Please Note: This article is written for users of the following Microsoft Word versions: 2007, 2010, 2013, 2016, 2019, and Word in Office 365. If you are using an earlier version (Word 2003 or earlier), this tip may not work for you. For a version of this tip written specifically for earlier versions of Word, click here: Understanding Monospace Fonts.

Understanding Monospace Fonts

by Allen Wyatt
(last updated April 28, 2018)

6

In general, there are two types of fonts. The first is proportional space, and the second is monospace. Proportional space fonts are designed so every letter only occupies the minimum horizontal space necessary for the letter. Thus, an "i" takes less space than a "w." Monospace typefaces, on the other hand, are designed so every letter and character takes the same amount of horizontal space. If you have ever spent any time working on typewriters, then you are familiar with monospace fonts—all the fonts used by typewriters fall into this category.

WordTips is your source for cost-effective Microsoft Word training. (Microsoft Word is the most popular word processing software in the world.) This tip (11461) applies to Microsoft Word 2007, 2010, 2013, 2016, 2019, and Word in Office 365. You can find a version of this tip for the older menu interface of Word here: Understanding Monospace Fonts.

Author Bio

Allen Wyatt

With more than 50 non-fiction books and numerous magazine articles to his credit, Allen Wyatt is an internationally recognized author. He is president of Sharon Parq Associates, a computer and publishing services company. ...

MORE FROM ALLEN

Navigating Your Document Using Outline View

When you need to get around a long document, a really helpful method is to use the Outline view built into Word. This tip ...

Discover More

Letters and Numbers in Page Numbers

A common task is to add page numbers to document headers and footers. If you want those page numbers to include more than ...

Discover More

Floating Menus

Some of the secondary menus used in Word can be made into floating toolbars, if you know the trick. It's not that hard; ...

Discover More

Learning Made Easy! Quickly teach yourself how to format, publish, and share your content using Word 2013. With Step by Step, you set the pace, building and practicing the skills you need, just when you need them! Check out Microsoft Word 2013 Step by Step today!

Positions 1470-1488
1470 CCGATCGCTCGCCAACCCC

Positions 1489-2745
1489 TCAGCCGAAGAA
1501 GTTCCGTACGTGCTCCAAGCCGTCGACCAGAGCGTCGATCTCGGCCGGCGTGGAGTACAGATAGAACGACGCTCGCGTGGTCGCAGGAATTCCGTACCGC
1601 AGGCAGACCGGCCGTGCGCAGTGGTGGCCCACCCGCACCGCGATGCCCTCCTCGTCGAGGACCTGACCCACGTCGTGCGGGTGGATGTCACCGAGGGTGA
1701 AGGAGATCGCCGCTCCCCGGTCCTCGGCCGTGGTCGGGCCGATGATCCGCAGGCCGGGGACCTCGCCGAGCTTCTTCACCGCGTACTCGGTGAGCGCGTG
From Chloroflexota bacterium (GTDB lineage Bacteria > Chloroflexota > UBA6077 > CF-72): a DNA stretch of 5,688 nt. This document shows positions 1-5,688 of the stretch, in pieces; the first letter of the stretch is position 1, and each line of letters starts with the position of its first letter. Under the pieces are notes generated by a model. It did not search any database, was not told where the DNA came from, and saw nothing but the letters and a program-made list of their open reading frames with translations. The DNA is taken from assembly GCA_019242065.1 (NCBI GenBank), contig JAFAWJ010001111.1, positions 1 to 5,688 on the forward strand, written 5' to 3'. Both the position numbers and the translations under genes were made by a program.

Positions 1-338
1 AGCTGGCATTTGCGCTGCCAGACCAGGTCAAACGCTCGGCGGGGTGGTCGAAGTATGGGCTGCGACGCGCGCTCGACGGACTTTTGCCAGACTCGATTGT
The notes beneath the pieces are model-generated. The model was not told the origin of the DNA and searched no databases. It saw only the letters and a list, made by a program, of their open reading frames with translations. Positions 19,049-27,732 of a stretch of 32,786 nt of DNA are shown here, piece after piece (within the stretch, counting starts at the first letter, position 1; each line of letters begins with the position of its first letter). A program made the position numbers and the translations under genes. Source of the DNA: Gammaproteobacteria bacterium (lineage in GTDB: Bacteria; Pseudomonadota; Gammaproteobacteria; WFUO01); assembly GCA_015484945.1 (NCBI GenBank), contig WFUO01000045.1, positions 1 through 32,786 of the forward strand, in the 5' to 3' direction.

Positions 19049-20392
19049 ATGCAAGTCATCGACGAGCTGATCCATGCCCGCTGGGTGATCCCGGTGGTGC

More WordTips (ribbon)

Underlining Section References Automatically

If you have a document that has some sort of keyword within it (such as "Section") you may want to automatically format ...

Discover More

Changing Text Case Many Times

You can use the built-in Word shortcut to change the case of a text selection. You may have quite a few items in a ...

Discover More

Special Symbols Display Incorrectly

When sharing your documents with others, you may occasionally have a problem where some of the symbols used in your ...

Discover More
Subscribe

FREE SERVICE: Get tips like this every week in WordTips, a free productivity newsletter. Enter your address and click "Subscribe."

View most recent newsletter.

Comments

If you would like to add an image to your comment (not an avatar, but an image to help in making the point of your comment), include the characters [{fig}] in your comment text. You’ll be prompted to upload your image when you submit the comment. Maximum image size is 6Mpixels. Images larger than 600px wide or 1000px tall will be reduced. Up to three images may be included in a comment. All images are subject to review. Commenting privileges may be curtailed if inappropriate images are posted.

What is six minus 6?

2018-05-03 14:34:17

Ted Duke

Sue asked: "...monospace font, which ones in Word are monospace, etc. There is a good list at https://en.wikipedia.org/wiki/List_of_typefaces

Fortunately, there a far fewer monospaced fonts than proportional fonts.


2018-05-02 06:59:35

DPG

Needs a bit more work this one I think.


2018-04-30 13:57:58

Sue

Not so much a tip, more of a definition. It does not explain, for instance, how I could get a monospace font, which ones in Word are monospace, etc.


2018-04-30 11:03:51

Andrew

I had a used IBM Executive from the '60's that I used in the 80's. It was glorious. The trick to backspacing was that each character had a "backspacing" spacing of 1 (e.g., "i") to 4 or 5 (e.g., "M" or "W"), as I recall. After a while it became second nature as to how to do it.


2018-04-28 12:42:35

Henry Noble

"If you have ever spent any time working on typewriters, then you are familiar with monospace fonts—all the fonts used by typewriters fall into this category."

Not so.

IBM offered proportional space typewriters starting in the late 1940s. Probably the most famous and widely used were the various models of the IBM Executive Electric Typewriter.

The Executives produced beautiful documents, but correcting errors was tricky when a correction required a character of a different width.


2018-04-28 09:49:42

Erik Eilertsen

Your tip UNDERSTANDING MONOSPACE FONTS suddenly ended with "...all the fonts on typewriters fall into this category." Then it does not go on to give the tip....?


This Site

Got a version of Word that uses the ribbon interface (Word 2007 or later)? This site is for you! If you use an earlier version of Word, visit our WordTips site focusing on the menu interface.

Newest Tips
Subscribe

FREE SERVICE: Get tips like this every week in WordTips, a free productivity newsletter. Enter your address and click "Subscribe."

(Your e-mail address is not shared with anyone, ever.)

View the most recent newsletter.